Last updated on August 2nd, 2019
The law recognises that not everybody who is injured is capable of filing a compensation claim. In order to ensure that everybody who is entitled to compensation gets what is due to them, there are special provisions made to allow another person to file a compensation claim on their behalf. This can only be done under certain circumstances and there are special guidelines that apply.
Claiming Compensation On Behalf Of Family Members Under The Age Of 18
According to law in the UK, a child is not allowed to file a claim on their own. This includes all children who are less than 18 years of age.
If a child who is younger than 18 years suffers an injury in an accident that was caused by another person, a parent, guardian or any other family member can make a claim for compensation on their behalf. This compensation claim can be filed at any time until the child’s 18th birthday. After the child turns 18, they can initiate a claim themselves if they wish. This must be done before their 21st birthday.
The person representing the child is called a litigation friend. The litigation friend takes on the entire responsibility of ensuring that the injured child’s rights are protected and that they get the compensation that is due to them. The litigation friend’s responsibilities may range from communication with lawyers to making all decisions associated with the case.
Claiming Compensation On Behalf Of A Protected Party
In certain circumstances, a claim can also be filed by a third party on behalf of an injured adult if the adult in question is considered a ‘protected party’. A protected party is an individual who is mentally impaired and who does not have the mental capacity to make their own decision. In this case too, the person who represents the injured person is known as a litigation friend.
In most cases, parents, siblings or any close relative takes on the role of litigation friend. Where the injured person does not have anyone to represent them, the court may appoint an Official Solicitor who acts as a professional litigation friend.
Responsibility Of The Litigation Friend
A litigation friend is a person who represents an injured child below 18 years of age or an adult who is not mentally capable of making their own decisions. Litigation friends ensure that the individual they are representing gets their due rights.
Their responsibilities may include:
- Making sure that the injured person receives immediate and appropriate medical treatment.
- Gathering whatever evidence they can from the scene of the injury, such as getting photographs of the scene and of the injuries.
- Filing a case with the nearest police station if that is necessary.
- Speaking to witnesses and getting the phone numbers and other contact details of witnesses willing to testify.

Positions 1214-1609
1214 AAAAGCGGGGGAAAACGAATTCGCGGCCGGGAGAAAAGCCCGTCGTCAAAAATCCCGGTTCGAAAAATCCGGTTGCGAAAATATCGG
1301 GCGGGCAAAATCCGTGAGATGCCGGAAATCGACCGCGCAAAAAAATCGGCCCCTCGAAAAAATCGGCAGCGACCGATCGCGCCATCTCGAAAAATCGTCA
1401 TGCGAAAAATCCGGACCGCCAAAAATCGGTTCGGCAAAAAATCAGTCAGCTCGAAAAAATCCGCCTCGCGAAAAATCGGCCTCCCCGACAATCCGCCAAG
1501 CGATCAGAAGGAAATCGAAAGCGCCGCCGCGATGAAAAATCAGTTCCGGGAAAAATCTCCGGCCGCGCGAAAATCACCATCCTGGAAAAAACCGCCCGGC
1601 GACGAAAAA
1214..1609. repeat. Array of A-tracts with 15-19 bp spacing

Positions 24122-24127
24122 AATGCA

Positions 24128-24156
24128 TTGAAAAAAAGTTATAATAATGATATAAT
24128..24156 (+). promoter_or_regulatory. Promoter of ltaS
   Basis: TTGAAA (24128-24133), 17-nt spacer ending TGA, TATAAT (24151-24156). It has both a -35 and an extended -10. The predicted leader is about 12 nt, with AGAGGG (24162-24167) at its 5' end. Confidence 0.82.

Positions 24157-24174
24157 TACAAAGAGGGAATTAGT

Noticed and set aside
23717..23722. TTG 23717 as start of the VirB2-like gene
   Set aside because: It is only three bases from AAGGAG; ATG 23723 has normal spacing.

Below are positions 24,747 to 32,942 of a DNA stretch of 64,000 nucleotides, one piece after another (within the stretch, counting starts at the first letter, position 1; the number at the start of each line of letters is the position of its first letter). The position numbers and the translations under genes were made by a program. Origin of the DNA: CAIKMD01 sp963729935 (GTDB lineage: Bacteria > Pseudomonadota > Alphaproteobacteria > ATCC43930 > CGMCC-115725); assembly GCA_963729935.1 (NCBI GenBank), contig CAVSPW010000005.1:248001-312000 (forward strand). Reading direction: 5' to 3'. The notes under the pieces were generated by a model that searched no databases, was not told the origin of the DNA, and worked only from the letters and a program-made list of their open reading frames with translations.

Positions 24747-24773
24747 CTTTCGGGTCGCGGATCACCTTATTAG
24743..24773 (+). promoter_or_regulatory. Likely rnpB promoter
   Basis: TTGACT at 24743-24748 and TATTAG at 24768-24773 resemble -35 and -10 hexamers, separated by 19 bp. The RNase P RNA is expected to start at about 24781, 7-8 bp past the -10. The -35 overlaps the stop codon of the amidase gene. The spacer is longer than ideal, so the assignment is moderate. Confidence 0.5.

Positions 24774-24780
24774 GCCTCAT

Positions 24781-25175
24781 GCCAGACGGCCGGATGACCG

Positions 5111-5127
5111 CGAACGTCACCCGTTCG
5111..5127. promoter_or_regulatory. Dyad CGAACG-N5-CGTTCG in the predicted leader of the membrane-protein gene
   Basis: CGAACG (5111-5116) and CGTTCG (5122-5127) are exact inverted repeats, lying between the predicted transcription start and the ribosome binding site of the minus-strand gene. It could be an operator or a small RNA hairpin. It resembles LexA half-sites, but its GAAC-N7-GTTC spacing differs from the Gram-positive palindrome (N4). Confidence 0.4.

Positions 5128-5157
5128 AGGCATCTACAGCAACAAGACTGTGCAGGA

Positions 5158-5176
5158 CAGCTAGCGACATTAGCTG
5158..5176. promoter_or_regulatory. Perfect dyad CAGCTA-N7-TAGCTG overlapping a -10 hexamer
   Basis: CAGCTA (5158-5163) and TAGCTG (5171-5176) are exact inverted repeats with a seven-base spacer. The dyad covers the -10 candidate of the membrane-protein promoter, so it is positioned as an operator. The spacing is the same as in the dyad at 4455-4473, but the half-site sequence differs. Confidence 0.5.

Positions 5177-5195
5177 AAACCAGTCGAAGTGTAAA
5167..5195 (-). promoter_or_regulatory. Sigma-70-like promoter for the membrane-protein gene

- Looking for a personal injury solicitor to represent the injured party.
- Presenting all the facts to the solicitor and instructing the solicitor to conduct court proceedings on their behalf.
- Providing all evidence and medical documentation to the personal injury solicitor .
- Retaining all receipts related to medical treatment and travelling to and from the hospital.
- Keeping a record of all other expenses directly related to the injury, such as equipment to facilitate mobility or structural changes required within the home or to a vehicle.
- Updating the solicitor with relevant information whenever necessary.
The law is very clear that the litigation friend must conduct all proceedings fairly and competently and must have no personal interest in the claim. All decisions that they take must be only for the purpose of seeking justice for the child or the protected person, who will be the sole beneficiaries of the compensated amount.
Statute Of Limitations That Apply Under These Circumstances
The Limitations Act 1980 that governs the time limits for filing claims is very complex, more so for children under the age of 18 and for protected persons. Getting legal advice in this regard is crucial in order to avoid losing out on due compensation on a technicality.
In general, the Act states that all personal injury compensation claims must be filed in court within three years of the date of the injury. However, the Act has made provisions for certain exceptions in the case of children and protected persons.
For children, the time limit for filing a personal injury compensation claim is three years, but this three year period only starts only when the child turns 18 years of age. The statute of limitations is not applicable before the child’s 18th birthday.
The statute of limitations is different for a protected person who does not have the mental capacity to make their own decisions. In this case, the claim must be filed within 3 years from the date that the individual ceases to be mentally disabled. In case the protected person never regains their mental capacity enough to be able to file a claim on their own behalf, no time limits apply. Their litigation friend may initiate court proceedings at any time after the injury.
The No Win No Fee Clause
Most personal injury solicitors make it easier for their clients to file a compensation claim by agreeing to represent them without taking any upfront legal fees. Instead, the solicitor will draw up a No Win No Fee agreement, which states that the solicitor will pursue all legalities associated with the claim without any fees. If you are filing a claim on behalf of a child under 18 or someone who is mentally deficient, you will have to sign this agreement.
Under the terms of the agreement, the solicitor will receive payment for their services only if the claim is successful. You and the solicitor will have to discuss the exact percentage to be paid from compensation successfully claimed when signing the No Win No Fee agreement.